As you look into most primary grade classrooms across the country, one would almost always see an abundance of phonics instruction. If one would look into most upper elementary classrooms across the country, one would see an abundance of comprehension instruction. Both of these scenarios are appropriate and supported by research. In addition, it is likely to see phonemic awareness, particularly at the kindergarten and first grade level along with vocabulary at all grade levels. I would also venture to say that a multitude of reading programs hit these components hard. But, the question is where does fluency fit in? Is solid fluency instruction in our classrooms and in our reading programs? According to Raskinski & Zutell (1996) programs and materials addressing reading instruction and teacher training seldom tackle reading fluency. Fluency is the bridge between phonics and comprehension, which necessitates the need to examine its role, or lack there of, in our classrooms. In addition, oral reading fluency is one of the biggest predictors of reading achievement.
So, why does research say there is a lack of fluency focus in our programs and teacher training? If you were to ask nearly every teacher if reading fluency is important, I have little doubt they would say absolutely. However, if you were to ask if reading fluency is a major component of their reading instruction, the answer may not be the same. The question is this: is this simply a matter of needing more professional development on the topic of fluency? Perhaps this is not the only reason, but likely a big part of it.
So, here are some things to contemplate in relation to reading fluency in your classroom.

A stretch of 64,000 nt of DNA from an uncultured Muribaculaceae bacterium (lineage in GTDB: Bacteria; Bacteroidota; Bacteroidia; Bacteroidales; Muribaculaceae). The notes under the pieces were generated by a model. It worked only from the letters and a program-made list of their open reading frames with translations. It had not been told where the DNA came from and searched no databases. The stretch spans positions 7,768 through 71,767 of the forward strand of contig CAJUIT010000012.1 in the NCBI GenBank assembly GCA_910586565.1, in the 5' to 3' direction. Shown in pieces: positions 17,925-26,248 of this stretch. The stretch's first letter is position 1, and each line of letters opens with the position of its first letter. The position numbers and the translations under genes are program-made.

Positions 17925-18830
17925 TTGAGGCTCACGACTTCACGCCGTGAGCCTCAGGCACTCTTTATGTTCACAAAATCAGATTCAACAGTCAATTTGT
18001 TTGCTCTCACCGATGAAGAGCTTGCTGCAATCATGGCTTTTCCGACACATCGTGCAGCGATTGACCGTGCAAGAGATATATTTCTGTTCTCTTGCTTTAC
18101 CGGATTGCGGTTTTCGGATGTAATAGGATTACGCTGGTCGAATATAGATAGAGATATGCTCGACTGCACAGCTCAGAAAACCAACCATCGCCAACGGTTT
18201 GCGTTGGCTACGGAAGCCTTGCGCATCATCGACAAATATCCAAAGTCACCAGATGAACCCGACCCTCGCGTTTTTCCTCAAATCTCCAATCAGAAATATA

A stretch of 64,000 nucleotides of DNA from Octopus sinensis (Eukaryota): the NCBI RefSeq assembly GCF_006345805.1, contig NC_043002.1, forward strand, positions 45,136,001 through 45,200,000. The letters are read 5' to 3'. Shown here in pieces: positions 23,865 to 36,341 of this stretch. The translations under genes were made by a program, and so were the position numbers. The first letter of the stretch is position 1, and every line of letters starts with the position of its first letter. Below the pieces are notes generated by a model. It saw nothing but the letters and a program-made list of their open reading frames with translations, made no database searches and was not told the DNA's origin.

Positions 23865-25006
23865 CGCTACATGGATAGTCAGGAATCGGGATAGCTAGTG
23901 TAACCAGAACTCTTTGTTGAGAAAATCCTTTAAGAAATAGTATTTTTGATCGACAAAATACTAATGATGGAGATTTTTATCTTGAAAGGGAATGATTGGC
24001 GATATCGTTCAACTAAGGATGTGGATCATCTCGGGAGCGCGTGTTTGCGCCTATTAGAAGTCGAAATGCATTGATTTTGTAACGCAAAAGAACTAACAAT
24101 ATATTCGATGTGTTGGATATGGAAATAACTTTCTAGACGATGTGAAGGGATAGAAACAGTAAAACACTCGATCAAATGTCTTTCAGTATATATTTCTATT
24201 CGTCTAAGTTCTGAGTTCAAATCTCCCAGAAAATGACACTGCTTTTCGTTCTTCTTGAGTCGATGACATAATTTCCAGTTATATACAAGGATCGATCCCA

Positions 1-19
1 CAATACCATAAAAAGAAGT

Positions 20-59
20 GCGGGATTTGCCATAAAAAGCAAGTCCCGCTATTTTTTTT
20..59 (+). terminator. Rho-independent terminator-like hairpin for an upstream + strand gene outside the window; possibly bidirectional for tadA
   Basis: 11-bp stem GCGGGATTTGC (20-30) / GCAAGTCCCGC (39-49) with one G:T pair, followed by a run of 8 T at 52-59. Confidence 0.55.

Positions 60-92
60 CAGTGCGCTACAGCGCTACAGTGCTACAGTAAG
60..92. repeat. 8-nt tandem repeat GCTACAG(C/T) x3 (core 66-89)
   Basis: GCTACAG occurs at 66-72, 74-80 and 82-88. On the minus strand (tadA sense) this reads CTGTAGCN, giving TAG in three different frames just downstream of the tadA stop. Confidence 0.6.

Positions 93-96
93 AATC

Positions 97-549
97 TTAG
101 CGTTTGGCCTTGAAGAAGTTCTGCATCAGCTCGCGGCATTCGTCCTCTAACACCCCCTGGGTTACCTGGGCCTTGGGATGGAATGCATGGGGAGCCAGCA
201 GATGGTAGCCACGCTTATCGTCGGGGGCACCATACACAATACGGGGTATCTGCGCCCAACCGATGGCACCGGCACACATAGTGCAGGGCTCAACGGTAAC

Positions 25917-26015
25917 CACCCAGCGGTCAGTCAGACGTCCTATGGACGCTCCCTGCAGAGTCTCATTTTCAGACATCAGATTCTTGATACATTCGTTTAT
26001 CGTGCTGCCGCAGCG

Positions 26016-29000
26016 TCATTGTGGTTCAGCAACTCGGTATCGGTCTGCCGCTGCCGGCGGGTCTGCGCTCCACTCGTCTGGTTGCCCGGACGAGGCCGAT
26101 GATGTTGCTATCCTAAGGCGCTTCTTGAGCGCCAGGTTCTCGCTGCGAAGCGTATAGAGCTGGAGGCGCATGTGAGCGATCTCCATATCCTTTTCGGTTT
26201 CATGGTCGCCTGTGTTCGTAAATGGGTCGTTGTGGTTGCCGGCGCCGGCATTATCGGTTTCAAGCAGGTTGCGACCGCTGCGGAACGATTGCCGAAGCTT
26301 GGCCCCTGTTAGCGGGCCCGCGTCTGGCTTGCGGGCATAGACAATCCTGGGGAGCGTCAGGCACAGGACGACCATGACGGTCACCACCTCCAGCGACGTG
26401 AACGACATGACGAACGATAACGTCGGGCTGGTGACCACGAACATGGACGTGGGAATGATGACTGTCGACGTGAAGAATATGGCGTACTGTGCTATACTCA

What is reading fluency?
Reading fluency includes the ability to decode words, automatic processing of material read (meaning the bulk of a student’s energies needs to be spent on comprehension, but that cannot be accomplished if they are not fluent), and the ability to read with prosody (expression, phrasing, smoothness and pace).
What does this mean for my classroom?
Do your students know how to decode (including at the upper elementary level)? Please note, the teaching of decoding strategies should not end after the primary grades. Upper elementary students are exposed to much more complex words, some they have seen before and others they have not. Definitely beginning in second grade, and to some extent in first grade, students should begin to learn and apply the types of syllables. Fourth and fifth grade students need to be able to apply their knowledge of syllables and their patterns (such as the VCCV) to decode words.
Do you have students who have trouble in comprehension? If so, do not always assume the problem lies in them not being able to apply reading strategies. If they do not read fluently, they are only surface readers. One cannot grasp the deeper meaning of text, if their energies are focused on reading fluently.
Do you teach expression, phrasing, smoothness and pace? If not, do you need to seek out resources to help you with this? Be sure to teach students that expression affects comprehension. For example, pretend you are listening to a presenter and in your head, you are agreeing with everything the presenter is saying. In your head you are saying “right.” Let’s say to your right though, there is someone who disagree with the presenter and they are also saying “right” in their head. The way you say right is different than the way the person next to you is saying right. That affects meaning of the situation, just as it would in text. So, teach your students expression and teach them how it affects meaning. Do the same with phrasing, smoothness and pace.
Specific activities that teach fluency include the following: repeated readings, reader’s theater, modeling of fluent reading, read aloud performances, and use of a prosody rubric, among a multitude of others. See Timothy Rasinski’s work for more ideas.
Take some time to consider your reading instruction and the reading program you use. Does fluency instruction exist? If so, is it sound and consistent instruction? If not, what resources can you find to assist you? Perhaps a book, a colleague, a reading specialist? Whatever the case, continue to develop and build on your knowledge on fluency, the all-too-often forgotten component of reading.